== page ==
10 Items You Should Buy Used (Besides Cars and Houses)
Today we’re going to look at an under-utilized, but hugely advantageous dollar-stretching opportunity – buying used instead of new.
When you buy a new car, it loses 10% of its value the first mile you drive it off the lot. A year later, it’s gone down 20%.
“New” has a value, so the first step to successfully buying used is to subtract the “cost of new.”
3 Rules for Buying Used
Rule #1: Start in a range from 25-50% off the original retail price.
Exceptions include items that vary (or increase) in value, such as real estate, and items that hold their value, like guns or collectables. If you know absolutely nothing about an item that is in otherwise good condition, dropping the price by 50% is a good benchmark.
Rule #2: Depreciate the item – if you can.
This requires a bit more information, since you need to know the average lifespan of the product. For cars, age and mileage figure into the mix, while other items, depreciation is based solely on useful lifespan.
Rule #3: See what the market says.
Shop around and see what other buyers and sellers are willing to accept in the secondhand market.
Make the Deal
Once you have your “trigger price,” start looking for ways to make a good deal.
I say “make” because when buying used, prices are not firmly fixed. Haggling is the norm. The worst that can happen when negotiating a price is the seller says no.
But there’s more.
Look for low-cost ways to improve the deal for the seller.
Will they take less if you pay cash?
What if you arrange shipping?
Can you offer something to trade to sweeten the deal?
Sometimes, just being ready to deal right away – “I can be there in twenty minutes with the cash” – will get you a nice discount.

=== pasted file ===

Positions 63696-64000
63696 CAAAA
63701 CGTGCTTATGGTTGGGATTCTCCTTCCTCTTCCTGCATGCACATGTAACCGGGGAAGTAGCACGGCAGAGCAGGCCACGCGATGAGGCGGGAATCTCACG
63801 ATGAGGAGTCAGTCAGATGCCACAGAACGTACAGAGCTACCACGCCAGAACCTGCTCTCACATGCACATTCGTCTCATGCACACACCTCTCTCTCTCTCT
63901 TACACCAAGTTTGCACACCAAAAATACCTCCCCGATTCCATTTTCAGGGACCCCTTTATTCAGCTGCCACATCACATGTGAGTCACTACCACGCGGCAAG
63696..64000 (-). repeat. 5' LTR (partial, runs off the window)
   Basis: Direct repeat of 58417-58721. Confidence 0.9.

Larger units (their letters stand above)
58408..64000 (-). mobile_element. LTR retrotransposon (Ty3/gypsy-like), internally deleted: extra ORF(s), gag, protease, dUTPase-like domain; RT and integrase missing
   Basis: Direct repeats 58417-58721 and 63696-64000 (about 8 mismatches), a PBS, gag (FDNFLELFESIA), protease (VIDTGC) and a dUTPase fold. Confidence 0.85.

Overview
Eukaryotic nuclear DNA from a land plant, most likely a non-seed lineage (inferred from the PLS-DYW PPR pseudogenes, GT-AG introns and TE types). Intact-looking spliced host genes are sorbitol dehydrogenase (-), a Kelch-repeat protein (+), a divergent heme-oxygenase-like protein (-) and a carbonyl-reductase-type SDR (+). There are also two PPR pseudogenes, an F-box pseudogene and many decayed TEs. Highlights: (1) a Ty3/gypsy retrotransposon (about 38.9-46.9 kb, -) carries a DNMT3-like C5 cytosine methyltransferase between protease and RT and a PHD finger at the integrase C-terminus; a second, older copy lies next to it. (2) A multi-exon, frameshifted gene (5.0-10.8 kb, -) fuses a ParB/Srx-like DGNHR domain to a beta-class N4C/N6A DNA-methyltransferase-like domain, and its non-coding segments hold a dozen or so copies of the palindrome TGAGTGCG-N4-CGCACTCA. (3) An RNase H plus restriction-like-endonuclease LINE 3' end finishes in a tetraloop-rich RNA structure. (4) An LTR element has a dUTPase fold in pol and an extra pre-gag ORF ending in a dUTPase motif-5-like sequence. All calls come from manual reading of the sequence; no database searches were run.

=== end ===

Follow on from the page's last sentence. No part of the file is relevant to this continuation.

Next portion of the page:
Part of making the deal is avoiding scams.
Online, always use a protected payment service or escrow.
Offline, make sure you inspect the item fully before you hand over the money. That means checking it works. Flaws might not kill the deal, but uncovering last-minute defects can give you leverage to get additional savings.
Top Ten Items to Buy Used (Besides Cars and Houses)
The price difference between new and used for these items makes it almost foolish to buy new. These are listed by category and typical savings.
#10 Item to Buy Used
Lawn care equipment
No fixed savings here, but look for a shop that repairs and resells used “small-motor” equipment. Lawnmowers, chainsaws, small tractors and other items will come with a guarantee of serviceability at a substantial discount. Even if you purchase from a private seller, a repair shop may be your next stop for a tune-up or supplies.
#9 Item to Buy Used
Savings: 50-90%. This includes video games and programs. Here it’s worth dealing with a reputable seller (and paying more) because illegal or unlicensed software is fairly common.
#8 Item to Buy Used
Savings: 75-90%. Maternity clothing and baby/toddler clothing has a high turnover of “gently used” items. A few hours at yard sales or secondhand shops can generate a year’s wardrobe.
#7 Item to Buy Used
Savings: 25-90%. Text books especially, but used books in general fall quickly in price.
#6 Item to Buy Used
Savings: 25-50%. Stay away from collectables, but pay attention to brand and quality. Best buys here are from private, informal sellers instead of pawn shops or resellers.
#5 Item to Buy Used
25-75%. Buy brand names. Parts, extended warranties, and user manuals will be available online from the manufacturer. Cosmetic damage yield the best deals typically.
#4 Item to Buy Used
Savings: 50-75%. Transportation is an issue here, so buy locally.
#3 Item to Buy Used
Savings: 50-75%, depending on condition. The best deals come with brand names and higher priced items. At these savings, you can even add the cost of minor repairs and still come out ahead.
#2 Item to Buy Used
Savings: 25-50%. Computers and smartphones top the list. If you’re not tech-savvy, bring a friend who is or buy refurbished from a reputable company (with warranty) vs. shopping the private market.
#1 Item to Buy Used
Savings: 50-75%. You’ll definitely need payment protection and have to add in the cost of an appraisal before you buy.
To a Rich Life,
Editor, Rich Life Roadmap